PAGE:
This is no time to be smug, or to feel secure. Laurence Eastham calls for mature reflection and constructive action as the ransomware attack tempts some into schadenfreude and others into doom laden panic
Hark from the tomb a doleful sound, mine ears attend the cry
‘Ye living men, come view the ground where you must shortly lie’.
Those words (Snake Island, Isaac Watts, 1709) are the opening lines from a song the Lingmara choir performed last week – I was at fourth bass. The lines came to mind as I read more and more reports on the recent ransomware attacks. Cyberattacks are, it seems to me, a lot like death – we all know it is going to happen to us but we spend most of our time carefully avoiding confronting the fact, bar the odd life insurance policy and (for a minority) a will.
Once the warm glow of not running Windows XP has passed, the reality dawns that no organisation of any substantial size is safe from attack. Which organisation can guarantee that not one of its employees would ever click on a link or download from a strange email? Recognising that and the limitless folly of humanity (including the folly of those with admin passwords), even those with great IT security resources might muse on the lines from Isaac Watts that follow his cheerful opening:
Princes, this clay must be your bed, in spite of all your towers
The tall, the wise, the reverend head must lie as low as ours.
I suspect that Isaac Watts would have prescribed a combination of prayer and acceptance; I think he rather liked doom and gloom. But I’d like to fast-forward a couple of poetic centuries and advocate a bit of constructive raging against the dying of the light.
Law firm IT directors and those with security responsibilities will never have a better opportunity to upgrade their budget and equipment. It is not an opportunity to be missed and it is a brave person that refuses them at the moment. Patch and upgrade – obviously - but be wary of the snake oil salesmen who will see this as their perfect opportunity to sell irrelevant extras. A lot of any extra money should go on staff training because that will always be a weak link – the wetware is the contributory cause of most security problems, probably including this latest one. (And beware an avalanche of unsophisticated phishing attacks on the back of Wannacry.) Follow the National Cyber Security Centre guidance on Wannacry and the broader guidance on protecting against ransomware. Back up, and back up again, and consider the efficacy of a remote back up – and retain back-ups for ages (as some nasties have delayed triggers - almost a year in some cases). If you are cursed with old operating systems, consider locking the core of the machines down so no external program is allowed to launch or modify the settings. You might also review who has access to what – limiting access within communities can be good data protection policy but also has the effect of limiting damage.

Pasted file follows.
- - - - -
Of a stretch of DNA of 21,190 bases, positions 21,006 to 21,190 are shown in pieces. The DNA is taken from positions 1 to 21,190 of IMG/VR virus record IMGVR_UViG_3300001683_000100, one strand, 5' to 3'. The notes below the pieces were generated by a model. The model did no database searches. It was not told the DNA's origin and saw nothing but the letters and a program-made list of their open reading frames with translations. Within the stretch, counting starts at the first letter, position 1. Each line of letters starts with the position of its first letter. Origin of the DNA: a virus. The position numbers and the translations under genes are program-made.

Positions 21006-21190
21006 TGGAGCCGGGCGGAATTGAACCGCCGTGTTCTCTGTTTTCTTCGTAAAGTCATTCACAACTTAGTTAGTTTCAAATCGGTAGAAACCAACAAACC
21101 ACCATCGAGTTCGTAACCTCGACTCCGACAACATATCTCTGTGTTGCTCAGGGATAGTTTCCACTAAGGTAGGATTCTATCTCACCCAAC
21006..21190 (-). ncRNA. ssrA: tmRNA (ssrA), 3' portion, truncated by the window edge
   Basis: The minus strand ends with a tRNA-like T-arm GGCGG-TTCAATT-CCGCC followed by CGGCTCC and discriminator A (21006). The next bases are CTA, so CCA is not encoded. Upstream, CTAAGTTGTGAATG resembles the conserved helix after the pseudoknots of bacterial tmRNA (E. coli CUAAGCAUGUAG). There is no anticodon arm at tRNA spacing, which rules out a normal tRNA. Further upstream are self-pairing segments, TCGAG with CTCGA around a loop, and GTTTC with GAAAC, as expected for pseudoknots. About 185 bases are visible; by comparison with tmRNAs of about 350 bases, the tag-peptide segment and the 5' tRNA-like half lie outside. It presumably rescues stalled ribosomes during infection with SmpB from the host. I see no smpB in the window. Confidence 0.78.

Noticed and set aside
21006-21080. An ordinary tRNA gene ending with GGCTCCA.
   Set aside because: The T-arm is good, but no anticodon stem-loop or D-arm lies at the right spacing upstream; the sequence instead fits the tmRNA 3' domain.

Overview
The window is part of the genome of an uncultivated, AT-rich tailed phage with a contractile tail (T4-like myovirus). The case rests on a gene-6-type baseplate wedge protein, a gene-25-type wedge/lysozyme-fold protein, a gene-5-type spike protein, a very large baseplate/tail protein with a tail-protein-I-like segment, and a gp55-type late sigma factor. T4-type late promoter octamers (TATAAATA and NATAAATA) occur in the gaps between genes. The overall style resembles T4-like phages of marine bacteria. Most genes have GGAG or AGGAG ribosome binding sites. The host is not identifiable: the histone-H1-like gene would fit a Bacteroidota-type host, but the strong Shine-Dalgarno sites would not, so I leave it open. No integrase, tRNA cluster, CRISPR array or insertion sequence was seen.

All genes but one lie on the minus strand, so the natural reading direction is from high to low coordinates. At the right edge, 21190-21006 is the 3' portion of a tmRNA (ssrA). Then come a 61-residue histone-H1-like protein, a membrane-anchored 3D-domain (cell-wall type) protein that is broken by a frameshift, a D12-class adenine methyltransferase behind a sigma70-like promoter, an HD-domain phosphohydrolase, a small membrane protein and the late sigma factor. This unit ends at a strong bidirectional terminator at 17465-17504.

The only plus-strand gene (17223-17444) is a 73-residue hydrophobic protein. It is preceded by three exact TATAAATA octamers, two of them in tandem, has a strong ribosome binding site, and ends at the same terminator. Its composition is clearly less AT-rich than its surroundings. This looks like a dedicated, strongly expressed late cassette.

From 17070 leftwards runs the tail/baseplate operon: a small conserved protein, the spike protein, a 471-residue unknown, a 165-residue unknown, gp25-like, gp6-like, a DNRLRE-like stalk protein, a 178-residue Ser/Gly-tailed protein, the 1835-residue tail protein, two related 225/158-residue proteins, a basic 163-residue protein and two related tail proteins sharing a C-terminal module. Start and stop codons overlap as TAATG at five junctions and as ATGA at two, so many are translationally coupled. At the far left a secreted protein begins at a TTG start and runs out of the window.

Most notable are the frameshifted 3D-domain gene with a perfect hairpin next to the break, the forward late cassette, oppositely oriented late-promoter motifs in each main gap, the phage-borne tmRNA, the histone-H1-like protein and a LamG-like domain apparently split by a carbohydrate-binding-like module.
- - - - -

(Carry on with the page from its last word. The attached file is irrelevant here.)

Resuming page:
The closing lines of Snake Island might suggest that Isaac Watts was many centuries ahead of his time:
Great God, is this our certain doom and are we still secure
Still marching downward to the tomb and yet prepared no more?
While attack is certain, doom and this particular tomb are optional. Be prepared. And maybe pray a little.